A new survey shows essential food delivery workers are earning on average just over $10 an hour after costs, while injuries and concerns about COVID-19 mount. The shocking survey results come as NSW politicians prepare to introduce a Bill to provide them with compulsory masks, gloves and sanitiser.
Riders and NSW politicians will hold a press conference today at NSW state parliament (Hospital Road – Domain Precinct Park) on the developments.
The survey of over 200 food delivery workers reveals almost 90% have seen their pay decrease with 70% saying they are struggling to pay bills and buy food. More than one in three has been injured on the job, with the vast majority (80%) receiving no support from their company. The pandemic has left the essential workers exposed with more than half saying they did not have enough masks, gloves and sanitiser.
Today NSW Labor Party politicians will give notice they will introduce a Bill seeking to ensure that food delivery workers are provided compulsory minimum personal protective equipment.
TWU National Secretary Michael Kaine said the Federal Government had failed these frontline workers.
“The rip-off of the heroes of the pandemic has been revealed through this survey. Companies like Uber and Deliveroo are continually slashing their pay, forcing food delivery workers to struggle. These workers are fearful about getting injured and they are fearful of contracting COVID. They don’t have enough protections or support. It is a shameful indictment of our system that the workers who allow people to receive food while self-isolating at home and who help restaurants to stay in business are treated in this way,” he said.
TWU NSW Branch Secretary Richard Olsen said despite the Federal Government’s inaction, NSW politicians were moving ahead on giving food delivery workers rights.
“The Federal Government has turned its back on these vulnerable workers and washed its hands of them. We are pleased to see NSW politicians stepping up and preparing to introduce a Bill to give workers the protections they need. Protective gear for all food delivery workers is a bare minimum – the Federal Government needs to stand up for workers in Australia and regulate the gig economy, mandating rights like sick leave, minimum hourly wage and the right to challenge and unfair sacking,” he said.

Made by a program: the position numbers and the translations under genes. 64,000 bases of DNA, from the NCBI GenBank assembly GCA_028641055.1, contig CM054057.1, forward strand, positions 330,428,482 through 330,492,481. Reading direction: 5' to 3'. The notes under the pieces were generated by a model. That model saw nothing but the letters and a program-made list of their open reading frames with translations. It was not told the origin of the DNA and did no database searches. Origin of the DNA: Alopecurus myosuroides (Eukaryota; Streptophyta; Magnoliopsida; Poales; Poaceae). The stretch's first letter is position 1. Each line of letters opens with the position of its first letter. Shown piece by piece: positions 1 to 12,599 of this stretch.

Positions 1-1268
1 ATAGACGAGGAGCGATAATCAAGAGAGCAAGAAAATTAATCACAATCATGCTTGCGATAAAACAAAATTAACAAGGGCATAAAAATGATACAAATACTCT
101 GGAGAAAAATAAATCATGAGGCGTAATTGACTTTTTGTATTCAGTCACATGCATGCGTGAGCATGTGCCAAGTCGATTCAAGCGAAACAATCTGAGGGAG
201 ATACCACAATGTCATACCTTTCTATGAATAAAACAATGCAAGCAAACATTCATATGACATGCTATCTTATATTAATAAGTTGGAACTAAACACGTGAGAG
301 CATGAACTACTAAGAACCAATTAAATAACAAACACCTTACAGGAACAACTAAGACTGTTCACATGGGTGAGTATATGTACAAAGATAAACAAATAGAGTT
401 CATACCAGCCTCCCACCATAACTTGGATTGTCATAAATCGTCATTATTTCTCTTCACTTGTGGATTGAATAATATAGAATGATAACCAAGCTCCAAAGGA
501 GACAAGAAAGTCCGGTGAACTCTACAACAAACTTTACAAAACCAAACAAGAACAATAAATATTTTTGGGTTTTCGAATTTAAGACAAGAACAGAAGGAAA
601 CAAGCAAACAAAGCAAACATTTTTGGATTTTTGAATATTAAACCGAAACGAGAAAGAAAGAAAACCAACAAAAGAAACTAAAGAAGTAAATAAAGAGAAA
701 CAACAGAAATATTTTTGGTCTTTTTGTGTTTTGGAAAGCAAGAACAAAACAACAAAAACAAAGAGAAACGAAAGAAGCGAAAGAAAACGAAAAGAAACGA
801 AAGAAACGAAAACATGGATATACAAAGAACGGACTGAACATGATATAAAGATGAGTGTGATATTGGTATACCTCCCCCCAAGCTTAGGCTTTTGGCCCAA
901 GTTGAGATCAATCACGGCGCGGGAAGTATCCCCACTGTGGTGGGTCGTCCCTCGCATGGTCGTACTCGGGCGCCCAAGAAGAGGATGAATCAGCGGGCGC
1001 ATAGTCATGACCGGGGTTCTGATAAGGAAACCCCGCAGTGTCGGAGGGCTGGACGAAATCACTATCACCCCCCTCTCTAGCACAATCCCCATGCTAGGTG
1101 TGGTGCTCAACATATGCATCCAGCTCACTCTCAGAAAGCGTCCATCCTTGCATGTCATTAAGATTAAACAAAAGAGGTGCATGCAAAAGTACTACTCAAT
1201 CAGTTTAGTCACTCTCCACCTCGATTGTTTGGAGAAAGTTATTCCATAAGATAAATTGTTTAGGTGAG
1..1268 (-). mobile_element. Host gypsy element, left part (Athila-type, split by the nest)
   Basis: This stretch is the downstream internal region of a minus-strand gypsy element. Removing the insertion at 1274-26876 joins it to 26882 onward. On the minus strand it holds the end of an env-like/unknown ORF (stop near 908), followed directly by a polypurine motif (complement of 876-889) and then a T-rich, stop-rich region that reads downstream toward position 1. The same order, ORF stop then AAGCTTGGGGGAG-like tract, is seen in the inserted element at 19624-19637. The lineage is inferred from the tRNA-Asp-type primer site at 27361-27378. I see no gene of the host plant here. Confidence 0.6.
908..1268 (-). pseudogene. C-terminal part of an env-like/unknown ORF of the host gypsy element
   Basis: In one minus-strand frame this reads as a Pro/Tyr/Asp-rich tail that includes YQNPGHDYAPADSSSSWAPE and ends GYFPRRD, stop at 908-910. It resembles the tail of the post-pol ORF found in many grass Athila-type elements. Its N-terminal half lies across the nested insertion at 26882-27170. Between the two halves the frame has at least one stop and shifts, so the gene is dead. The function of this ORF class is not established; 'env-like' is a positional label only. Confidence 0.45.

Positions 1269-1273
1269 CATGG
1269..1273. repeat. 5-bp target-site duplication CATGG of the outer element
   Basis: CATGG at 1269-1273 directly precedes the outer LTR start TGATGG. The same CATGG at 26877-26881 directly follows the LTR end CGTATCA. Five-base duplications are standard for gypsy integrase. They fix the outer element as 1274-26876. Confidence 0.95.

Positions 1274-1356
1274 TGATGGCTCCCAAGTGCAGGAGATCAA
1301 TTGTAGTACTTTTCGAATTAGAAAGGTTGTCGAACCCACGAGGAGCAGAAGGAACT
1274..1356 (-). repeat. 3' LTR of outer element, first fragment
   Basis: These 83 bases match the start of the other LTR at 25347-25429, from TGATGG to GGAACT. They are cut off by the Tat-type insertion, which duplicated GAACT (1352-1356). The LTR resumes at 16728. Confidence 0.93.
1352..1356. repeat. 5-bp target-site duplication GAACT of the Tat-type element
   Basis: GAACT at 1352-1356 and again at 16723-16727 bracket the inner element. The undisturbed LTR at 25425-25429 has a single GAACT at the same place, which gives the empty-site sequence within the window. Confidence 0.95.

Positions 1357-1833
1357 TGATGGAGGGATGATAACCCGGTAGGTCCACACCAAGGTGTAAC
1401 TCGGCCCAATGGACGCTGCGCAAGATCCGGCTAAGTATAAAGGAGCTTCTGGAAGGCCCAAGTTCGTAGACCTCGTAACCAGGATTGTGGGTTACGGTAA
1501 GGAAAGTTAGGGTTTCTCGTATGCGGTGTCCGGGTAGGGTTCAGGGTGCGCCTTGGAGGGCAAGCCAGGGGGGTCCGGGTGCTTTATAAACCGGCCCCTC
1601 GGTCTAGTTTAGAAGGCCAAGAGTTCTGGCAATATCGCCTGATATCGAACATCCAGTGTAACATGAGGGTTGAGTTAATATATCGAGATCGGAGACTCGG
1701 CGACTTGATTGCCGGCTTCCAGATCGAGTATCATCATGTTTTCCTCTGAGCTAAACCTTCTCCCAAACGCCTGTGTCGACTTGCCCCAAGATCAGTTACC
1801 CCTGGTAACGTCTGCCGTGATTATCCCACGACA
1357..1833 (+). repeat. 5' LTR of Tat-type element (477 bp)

The Victorian Government in currently seeking feedback on its inquiry into the gig economy which recommended regulation of the sector.
The TWU wrote to all major food delivery companies including Uber and Deliveroo about concerns for delivery riders during the pandemic.
A positive response from DoorDash led to an agreement in July on COVID-19 protections for DoorDash delivery riders and drivers in Australia, including financial assistance for those who have tested positive for the virus, those who have been instructed to self-isolate, and for those who are at high risk if they contract the virus.
DoorDash has also agreed to an ongoing dialogue with the TWU on a broad range of issues affecting DoorDash riders and drivers, including insurance to cover riders and drivers injured on the job.
The TWU is taking several cases against gig economy companies, including unfair sackings against Deliveroo and Uber and a case against Deliveroo for gross underpayment. The TWU won a case for unfair dismissal against Foodora and helped ensure thousands of Foodora riders received backpay and unpaid super after the company admitted it had underpaid them.